Amazon.com Widgets

Review: Quantum

1

quantum_boxcover

In the far future, humanity has discovered a way to manipulate matter on a quantum level. Thanks to powerful quantum generators, starships can be built, morphed into other types of ships, and even recovered from destruction in a matter of moments.

Of course, humanity is not united, and 4 separate factions with their own values and way of life seek to use this quantum technology to expand their influence and take control of the galaxy. How to do this? By building massive Quantum Cubes – the devices that generate the power needed to activate the quantum reconfiguration technology – on as many planets as they can find.

How It Plays

In Quantum, players are tasked with expanding their control of the galaxy by constructing all of their Quantum Cubes.  In order to do this they will have to position their ships in orbit around planets, fend off attacks, and destroy opponents’ ships.  They can also research and collect powerful cards to upgrade their fleet.

Unleash the space armies of dice. The armies ARE dice.
Unleash the space armies of dice. The armies ARE dice.

Each player starts with 3 ships, represented by dice. Higher numbers are faster but weaker, while lower numbers are slow but powerful.

On a turn, a player gets 3 actions, and has a number of options to choose from:

  • Reconfigure: choose one ship and re-roll it until you roll a different number than you started with
  • Deploy: move a ship from the scrapyard into an orbital position over one of your planets
  • Move/Attack: Move a ship up to the value of the die (ie a 6 can move 6 spaces).  Move into an Enemy space to attack.
  • Construct Cube: Spend 2 actions to construct a cube on a planet if requirements are met
  • Research: Increase your research die by 1

After taking 3 actions, a player gets to take cards; 1 for each Quantum Cube built on their turn, and 1 if their Research die is at 6.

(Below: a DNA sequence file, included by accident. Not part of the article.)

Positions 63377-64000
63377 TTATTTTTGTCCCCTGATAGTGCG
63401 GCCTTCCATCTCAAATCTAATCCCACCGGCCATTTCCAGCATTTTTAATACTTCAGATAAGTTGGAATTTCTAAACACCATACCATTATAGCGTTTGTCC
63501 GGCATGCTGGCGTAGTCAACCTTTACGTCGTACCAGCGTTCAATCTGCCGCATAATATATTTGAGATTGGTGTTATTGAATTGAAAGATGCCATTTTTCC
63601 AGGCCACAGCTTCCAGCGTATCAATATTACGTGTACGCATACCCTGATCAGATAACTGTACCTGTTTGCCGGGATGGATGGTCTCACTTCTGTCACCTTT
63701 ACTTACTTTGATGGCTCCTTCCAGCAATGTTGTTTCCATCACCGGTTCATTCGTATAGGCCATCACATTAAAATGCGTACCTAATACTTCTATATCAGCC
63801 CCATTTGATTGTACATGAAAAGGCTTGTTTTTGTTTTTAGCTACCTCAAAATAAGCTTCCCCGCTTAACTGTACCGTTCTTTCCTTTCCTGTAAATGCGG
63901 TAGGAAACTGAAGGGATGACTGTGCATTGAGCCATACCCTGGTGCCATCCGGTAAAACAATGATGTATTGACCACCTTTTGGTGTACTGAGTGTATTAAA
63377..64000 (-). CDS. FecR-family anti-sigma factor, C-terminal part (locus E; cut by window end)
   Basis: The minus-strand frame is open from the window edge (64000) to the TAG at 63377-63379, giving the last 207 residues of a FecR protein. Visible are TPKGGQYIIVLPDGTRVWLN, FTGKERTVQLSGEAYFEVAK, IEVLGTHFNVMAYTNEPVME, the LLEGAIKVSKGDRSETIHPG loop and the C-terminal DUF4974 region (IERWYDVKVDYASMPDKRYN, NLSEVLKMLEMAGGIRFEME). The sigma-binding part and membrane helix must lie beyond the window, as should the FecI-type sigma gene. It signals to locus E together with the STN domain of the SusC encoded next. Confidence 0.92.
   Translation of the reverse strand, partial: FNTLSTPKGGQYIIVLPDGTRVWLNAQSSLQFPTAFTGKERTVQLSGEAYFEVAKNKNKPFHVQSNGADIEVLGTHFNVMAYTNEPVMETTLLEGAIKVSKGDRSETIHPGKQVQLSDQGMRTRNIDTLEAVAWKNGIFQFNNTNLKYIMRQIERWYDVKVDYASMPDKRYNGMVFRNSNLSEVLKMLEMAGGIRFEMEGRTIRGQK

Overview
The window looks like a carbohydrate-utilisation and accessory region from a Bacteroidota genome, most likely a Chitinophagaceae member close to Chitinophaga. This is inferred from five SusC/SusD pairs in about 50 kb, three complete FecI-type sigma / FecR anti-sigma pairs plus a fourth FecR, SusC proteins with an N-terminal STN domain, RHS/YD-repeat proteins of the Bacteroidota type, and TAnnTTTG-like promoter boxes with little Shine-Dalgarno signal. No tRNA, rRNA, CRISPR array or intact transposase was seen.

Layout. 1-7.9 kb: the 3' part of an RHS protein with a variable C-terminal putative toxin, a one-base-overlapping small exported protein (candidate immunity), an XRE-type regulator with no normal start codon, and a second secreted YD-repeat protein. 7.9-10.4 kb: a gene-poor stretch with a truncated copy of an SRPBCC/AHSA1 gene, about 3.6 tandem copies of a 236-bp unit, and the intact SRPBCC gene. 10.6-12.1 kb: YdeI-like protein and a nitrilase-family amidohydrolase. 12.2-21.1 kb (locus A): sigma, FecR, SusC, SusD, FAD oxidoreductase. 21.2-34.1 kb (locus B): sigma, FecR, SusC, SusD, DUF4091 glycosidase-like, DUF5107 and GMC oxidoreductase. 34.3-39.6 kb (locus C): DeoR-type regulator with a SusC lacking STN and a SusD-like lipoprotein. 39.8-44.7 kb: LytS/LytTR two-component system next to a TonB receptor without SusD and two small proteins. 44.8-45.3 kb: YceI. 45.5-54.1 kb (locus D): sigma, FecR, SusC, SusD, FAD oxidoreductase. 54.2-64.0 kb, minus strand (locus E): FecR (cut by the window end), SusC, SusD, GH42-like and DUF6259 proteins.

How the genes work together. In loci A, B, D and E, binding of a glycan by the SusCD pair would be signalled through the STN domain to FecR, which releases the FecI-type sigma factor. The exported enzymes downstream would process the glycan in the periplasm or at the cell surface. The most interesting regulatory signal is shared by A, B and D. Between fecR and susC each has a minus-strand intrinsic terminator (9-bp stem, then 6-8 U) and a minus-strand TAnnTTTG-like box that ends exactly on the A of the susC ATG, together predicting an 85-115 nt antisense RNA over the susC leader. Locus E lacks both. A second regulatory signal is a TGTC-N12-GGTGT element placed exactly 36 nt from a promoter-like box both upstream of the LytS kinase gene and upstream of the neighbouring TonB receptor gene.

Now for the exciting part; in addition to the actions, each ship has a special ability that can be used once per turn. The Battlestation can make an extra, free attack. The Flagship can pick up a friendly ship and drop it off after moving. The Destroyer can swap places with any friendly ship on the board. The Frigate can convert to an Interceptor or Cruiser.  The Interceptor can move diagonally, and the Scout can reconfigure.

Ships are cool, yes they are.
Ships are cool, yes they are.

Combat is pretty straightforward: each player rolls a die and adds to their ship value. The lowest total wins, and the attacker wins on ties. When the Defender wins, the attacker is fended, not destroyed, and is simply pushed back out of the space it was attacking.  When the attacker wins, the defender’s ship is destroyed. Any time a ship is destroyed, the winner gets to increase their Dominance die by 1, and the defender must decrease their Dominance by 1.

Conveniently, when your Dominance reaches 6 you immediately get to build a Quantum Cube anywhere on the board.

Speaking of Quantum cubes, building them via the Construct Cube has one major caveat; in order to perform that action, you must have ships in orbit around the planet you’re building on, and the ships values must add up to equal exactly the planet value.  Once a cube is placed, it can never be removed from the board.

The cards you get are pretty powerful and very useful. One set of cards gives you a permanent upgrade, while the other set gives you powerful abilities that you resolve immediately and only once. These cards might enhance your attack, give you more movement, increase your fleet size, or sabotage your enemies.